Taking centre stage in the pool in the Tropical Wetlands House, this species will produce flower intermittently throughout summer.
Victoria cruziana (Santa Cruz waterlily) is one of only three tropical American aquatic species, bearing large, intricately engineered, buoyant, prickly leaves. V. amazonica is the most familiar of the three, with leaves reaching nearly 3m in diameter, while the leaves of V. cruziana grow up to 1m in diameter. Occurring in the waterways of Brazil and southern South America, V. cruziana is a transgender species, opening on its first night of flowering as a white female, which produces a pineapple scent to lure pollinating scarab beetles. The beetles remain trapped in the flowers until the following night when the flower unfurls as a pink male, releasing the beetle to pollinate other flowers. Flowers will continue to be produced occasionally throughout summer, but this plant is worth seeking out just to admire the extraordinary leaves with their upturned rims, which have a built-in channel and stomatodes (fine perforations) to prevent the leaf sinking.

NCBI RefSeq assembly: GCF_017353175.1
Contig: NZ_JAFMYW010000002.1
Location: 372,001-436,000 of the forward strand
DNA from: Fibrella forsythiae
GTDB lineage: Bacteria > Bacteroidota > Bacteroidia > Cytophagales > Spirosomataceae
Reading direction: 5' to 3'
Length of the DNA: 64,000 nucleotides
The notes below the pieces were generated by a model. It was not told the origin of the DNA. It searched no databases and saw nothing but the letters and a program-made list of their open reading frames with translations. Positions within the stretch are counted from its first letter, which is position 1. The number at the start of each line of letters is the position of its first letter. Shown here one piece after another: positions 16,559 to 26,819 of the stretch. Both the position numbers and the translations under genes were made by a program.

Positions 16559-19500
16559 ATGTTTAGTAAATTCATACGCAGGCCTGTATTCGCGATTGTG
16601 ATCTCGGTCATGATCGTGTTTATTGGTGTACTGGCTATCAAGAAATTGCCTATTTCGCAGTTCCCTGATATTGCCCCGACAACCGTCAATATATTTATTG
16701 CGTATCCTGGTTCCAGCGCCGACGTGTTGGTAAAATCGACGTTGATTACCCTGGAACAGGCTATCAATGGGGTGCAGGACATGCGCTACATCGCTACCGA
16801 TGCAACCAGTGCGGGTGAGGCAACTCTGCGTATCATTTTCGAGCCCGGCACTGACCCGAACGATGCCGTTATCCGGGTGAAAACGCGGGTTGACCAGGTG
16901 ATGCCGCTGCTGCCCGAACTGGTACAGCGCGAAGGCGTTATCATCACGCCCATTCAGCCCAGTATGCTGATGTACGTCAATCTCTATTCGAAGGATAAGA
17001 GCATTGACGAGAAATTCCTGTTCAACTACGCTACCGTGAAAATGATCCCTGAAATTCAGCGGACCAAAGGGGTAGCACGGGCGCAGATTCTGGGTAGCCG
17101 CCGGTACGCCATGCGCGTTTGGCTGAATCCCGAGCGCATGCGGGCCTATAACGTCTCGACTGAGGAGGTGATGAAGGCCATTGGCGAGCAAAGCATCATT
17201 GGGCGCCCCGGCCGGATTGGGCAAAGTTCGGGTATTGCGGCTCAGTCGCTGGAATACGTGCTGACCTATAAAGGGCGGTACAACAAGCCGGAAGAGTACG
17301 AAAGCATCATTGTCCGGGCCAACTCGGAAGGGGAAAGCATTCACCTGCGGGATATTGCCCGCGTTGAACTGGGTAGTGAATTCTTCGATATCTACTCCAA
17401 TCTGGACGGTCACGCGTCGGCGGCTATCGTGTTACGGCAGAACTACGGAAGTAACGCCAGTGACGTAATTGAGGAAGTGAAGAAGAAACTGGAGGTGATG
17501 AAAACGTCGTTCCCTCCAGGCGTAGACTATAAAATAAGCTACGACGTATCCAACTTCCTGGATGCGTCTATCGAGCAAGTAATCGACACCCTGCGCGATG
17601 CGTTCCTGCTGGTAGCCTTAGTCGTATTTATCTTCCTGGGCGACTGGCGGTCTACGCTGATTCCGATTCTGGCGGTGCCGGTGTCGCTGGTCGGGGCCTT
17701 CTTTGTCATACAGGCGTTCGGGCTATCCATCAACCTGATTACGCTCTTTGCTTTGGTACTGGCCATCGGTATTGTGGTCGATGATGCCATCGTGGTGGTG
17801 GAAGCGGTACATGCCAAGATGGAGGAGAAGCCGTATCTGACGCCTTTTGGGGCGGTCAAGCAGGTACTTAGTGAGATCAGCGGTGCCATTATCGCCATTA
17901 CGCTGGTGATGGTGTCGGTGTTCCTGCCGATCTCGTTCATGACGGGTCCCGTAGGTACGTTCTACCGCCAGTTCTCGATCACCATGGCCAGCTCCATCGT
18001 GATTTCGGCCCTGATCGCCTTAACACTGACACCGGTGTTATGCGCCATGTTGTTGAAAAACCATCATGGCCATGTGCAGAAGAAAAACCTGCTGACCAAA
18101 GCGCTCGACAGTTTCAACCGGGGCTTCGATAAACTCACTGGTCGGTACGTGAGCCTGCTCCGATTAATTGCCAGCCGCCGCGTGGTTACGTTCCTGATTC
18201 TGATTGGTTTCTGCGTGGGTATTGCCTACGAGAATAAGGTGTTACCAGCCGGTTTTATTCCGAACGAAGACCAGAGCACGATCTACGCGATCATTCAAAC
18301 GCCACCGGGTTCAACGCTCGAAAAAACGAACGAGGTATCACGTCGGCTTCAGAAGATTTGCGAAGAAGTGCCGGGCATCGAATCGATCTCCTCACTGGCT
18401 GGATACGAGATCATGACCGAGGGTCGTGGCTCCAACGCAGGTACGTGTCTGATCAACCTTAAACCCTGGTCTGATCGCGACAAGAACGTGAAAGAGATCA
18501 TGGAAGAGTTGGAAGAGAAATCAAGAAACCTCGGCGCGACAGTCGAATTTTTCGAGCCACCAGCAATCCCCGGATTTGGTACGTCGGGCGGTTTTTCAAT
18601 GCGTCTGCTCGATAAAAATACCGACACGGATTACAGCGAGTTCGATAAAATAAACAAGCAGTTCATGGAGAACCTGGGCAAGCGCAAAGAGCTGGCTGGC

We have some lovely films about the Victoria cruziana on our YouTube pages. Find out more about its beetle-kidnapping and sex-change antics in this beautiful film from Ryd Cook and Lizzy Hobbs at Spellbound Animation.
One of our former trainees, Emily, talks about growing the Victoria cruziana (Santa cruz water lily).